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Last Updated: Wednesday, 29 October, 2003, 10:26 GMT
Sluggish Scotland avoids recession
Scotland's economy is at the mercy of global trends
The Scottish economy has narrowly avoided recession, with new statistics showing modest but measurable growth in the second quarter of the year.

Scotland's gross domestic product (GDP) rose by 0.4% in the three months to end-June, after having shrunk slightly in the previous quarter.

Two successive quarters of contraction is the technical definition of a recession, a situation that would have been embarrassing for the five-year-old devolved government.

Over the past few years, its economy has sharply underperformed the UK average, leading to accusations of mismanagement and complaints from the business community.

Growing pains

The news that Scotland has avoided recession has come as a surprise to pundits, almost all of whom were predicting a second quarter of decline.

Some Scottish critics are now pointing to a debilitating lack of commercial dynamism

But overall UK GDP was revised sharply upwards in September, an indication that the result could be more positive than many had feared.

There is nonetheless considerable gloom over Scotland's economic position, since output has been hit hard by the underperformance of the hi-tech sector - the source of the bulk of inward investment during the 1990s, and a major employer in the industrial heartland.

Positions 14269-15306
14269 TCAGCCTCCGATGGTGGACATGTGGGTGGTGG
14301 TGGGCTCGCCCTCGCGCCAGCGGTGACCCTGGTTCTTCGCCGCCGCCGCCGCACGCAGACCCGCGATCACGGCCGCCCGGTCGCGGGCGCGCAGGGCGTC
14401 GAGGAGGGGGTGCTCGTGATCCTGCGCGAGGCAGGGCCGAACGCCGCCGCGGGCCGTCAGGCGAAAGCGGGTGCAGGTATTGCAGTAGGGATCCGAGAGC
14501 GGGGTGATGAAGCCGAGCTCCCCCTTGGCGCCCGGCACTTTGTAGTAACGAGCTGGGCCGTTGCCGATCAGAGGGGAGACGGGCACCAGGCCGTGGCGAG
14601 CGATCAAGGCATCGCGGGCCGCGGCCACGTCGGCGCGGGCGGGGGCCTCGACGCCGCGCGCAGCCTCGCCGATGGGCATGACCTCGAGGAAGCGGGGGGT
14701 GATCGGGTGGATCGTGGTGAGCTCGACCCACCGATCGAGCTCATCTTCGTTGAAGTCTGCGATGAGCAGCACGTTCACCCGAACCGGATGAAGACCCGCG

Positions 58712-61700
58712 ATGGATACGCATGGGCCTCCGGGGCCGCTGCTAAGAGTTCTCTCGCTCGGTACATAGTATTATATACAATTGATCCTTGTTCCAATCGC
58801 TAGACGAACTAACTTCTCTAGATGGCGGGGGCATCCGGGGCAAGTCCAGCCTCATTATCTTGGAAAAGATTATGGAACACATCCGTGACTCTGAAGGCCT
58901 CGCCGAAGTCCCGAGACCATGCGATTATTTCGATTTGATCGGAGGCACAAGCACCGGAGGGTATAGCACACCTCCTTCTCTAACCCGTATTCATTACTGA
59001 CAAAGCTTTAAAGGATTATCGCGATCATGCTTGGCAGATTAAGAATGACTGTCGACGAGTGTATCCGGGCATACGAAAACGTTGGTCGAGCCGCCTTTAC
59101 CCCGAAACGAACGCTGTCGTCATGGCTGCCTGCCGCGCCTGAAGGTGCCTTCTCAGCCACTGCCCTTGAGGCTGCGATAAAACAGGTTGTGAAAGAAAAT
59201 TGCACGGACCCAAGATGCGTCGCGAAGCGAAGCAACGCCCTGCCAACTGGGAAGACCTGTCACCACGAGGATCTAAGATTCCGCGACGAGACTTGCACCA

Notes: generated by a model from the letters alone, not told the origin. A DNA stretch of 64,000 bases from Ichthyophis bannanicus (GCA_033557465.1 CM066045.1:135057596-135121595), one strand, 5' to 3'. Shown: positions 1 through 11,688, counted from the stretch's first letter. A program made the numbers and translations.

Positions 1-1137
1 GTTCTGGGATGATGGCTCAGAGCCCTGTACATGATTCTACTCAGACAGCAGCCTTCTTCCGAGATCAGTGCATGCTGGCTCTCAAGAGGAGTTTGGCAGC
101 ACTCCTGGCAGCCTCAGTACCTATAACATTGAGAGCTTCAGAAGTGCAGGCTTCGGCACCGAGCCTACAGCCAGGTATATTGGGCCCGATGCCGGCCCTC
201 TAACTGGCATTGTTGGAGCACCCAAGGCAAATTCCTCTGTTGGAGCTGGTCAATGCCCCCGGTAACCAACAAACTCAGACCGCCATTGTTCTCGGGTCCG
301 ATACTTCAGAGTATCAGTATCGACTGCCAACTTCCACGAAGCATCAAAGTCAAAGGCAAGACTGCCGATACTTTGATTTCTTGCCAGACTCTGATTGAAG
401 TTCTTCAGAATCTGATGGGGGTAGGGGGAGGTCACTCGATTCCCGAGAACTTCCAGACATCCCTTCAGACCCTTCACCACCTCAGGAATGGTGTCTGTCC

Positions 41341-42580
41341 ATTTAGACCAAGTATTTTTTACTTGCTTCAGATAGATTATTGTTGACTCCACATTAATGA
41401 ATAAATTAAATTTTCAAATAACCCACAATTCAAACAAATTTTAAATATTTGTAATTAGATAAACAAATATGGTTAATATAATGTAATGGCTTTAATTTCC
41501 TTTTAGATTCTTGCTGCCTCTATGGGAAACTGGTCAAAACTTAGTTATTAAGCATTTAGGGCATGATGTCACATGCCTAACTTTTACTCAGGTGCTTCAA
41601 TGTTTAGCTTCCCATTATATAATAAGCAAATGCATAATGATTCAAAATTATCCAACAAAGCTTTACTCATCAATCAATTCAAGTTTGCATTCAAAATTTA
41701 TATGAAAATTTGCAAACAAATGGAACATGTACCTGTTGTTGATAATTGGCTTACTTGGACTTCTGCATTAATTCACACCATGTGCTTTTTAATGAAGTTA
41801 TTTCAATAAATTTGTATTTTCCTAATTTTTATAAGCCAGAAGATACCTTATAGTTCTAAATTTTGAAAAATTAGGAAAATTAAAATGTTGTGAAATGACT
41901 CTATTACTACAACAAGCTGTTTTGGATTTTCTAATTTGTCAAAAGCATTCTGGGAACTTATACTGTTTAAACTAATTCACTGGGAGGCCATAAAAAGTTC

Over the past decade, Scottish Enterprise, the economic development agency, has been highly successful at attracting foreign manufacturers of computers, mobile phones and hi-tech components.

At one point during the 1990s, Scotland accounted for 20% of all investment into the UK.

But in the past couple of years, many multinational firms have shifted production to cheaper markets.

Hopes of a revival

The Scottish Executive is promoting various schemes to revive the economy, notably "Smart, Successful Scotland" - a scheme to boost the country's quality of life and potential to foster commercial innovation.

GDP growth
But many business groups complain that it is paying insufficient attention to improving the basic environment for business, and allege that it has raised the costs of doing business to uneconomic levels.

The Fraser of Allander Institute at Strathclyde University, the country's most influential economic think-tank, now forecasts that the Scottish economy will grow by about 1% this year.

And Scotland's future growth is highly dependent on developments outside the country, notably global trends in technology and financial services.

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